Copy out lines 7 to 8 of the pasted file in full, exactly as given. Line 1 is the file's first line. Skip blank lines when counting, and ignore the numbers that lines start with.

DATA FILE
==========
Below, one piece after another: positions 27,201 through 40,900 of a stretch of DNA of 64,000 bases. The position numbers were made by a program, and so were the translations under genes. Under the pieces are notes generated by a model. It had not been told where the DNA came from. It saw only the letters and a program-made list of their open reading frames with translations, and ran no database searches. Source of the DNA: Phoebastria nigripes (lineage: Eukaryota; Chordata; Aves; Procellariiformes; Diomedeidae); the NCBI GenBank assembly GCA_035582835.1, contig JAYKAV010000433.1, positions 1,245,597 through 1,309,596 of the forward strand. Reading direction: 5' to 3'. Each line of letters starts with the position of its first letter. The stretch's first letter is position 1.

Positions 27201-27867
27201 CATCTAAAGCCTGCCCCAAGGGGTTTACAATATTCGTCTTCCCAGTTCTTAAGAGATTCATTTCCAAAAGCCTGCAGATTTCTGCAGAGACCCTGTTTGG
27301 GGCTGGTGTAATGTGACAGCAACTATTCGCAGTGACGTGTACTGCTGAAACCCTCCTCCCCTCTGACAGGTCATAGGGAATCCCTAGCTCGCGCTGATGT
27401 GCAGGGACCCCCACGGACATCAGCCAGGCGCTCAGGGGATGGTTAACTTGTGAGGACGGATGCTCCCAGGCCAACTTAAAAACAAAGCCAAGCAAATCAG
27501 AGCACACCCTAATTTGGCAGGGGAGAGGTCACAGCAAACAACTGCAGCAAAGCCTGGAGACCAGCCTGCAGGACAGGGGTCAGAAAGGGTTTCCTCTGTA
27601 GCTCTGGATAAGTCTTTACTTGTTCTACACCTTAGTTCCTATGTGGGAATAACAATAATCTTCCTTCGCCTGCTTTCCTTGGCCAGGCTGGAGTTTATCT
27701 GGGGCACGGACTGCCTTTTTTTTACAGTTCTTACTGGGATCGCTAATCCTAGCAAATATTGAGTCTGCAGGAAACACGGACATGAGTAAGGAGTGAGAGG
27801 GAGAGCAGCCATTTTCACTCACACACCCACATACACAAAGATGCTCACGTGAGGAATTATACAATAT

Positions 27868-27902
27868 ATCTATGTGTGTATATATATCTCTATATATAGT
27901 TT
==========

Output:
27601 GCTCTGGATAAGTCTTTACTTGTTCTACACCTTAGTTCCTATGTGGGAATAACAATAATCTTCCTTCGCCTGCTTTCCTTGGCCAGGCTGGAGTTTATCT
27701 GGGGCACGGACTGCCTTTTTTTTACAGTTCTTACTGGGATCGCTAATCCTAGCAAATATTGAGTCTGCAGGAAACACGGACATGAGTAAGGAGTGAGAGG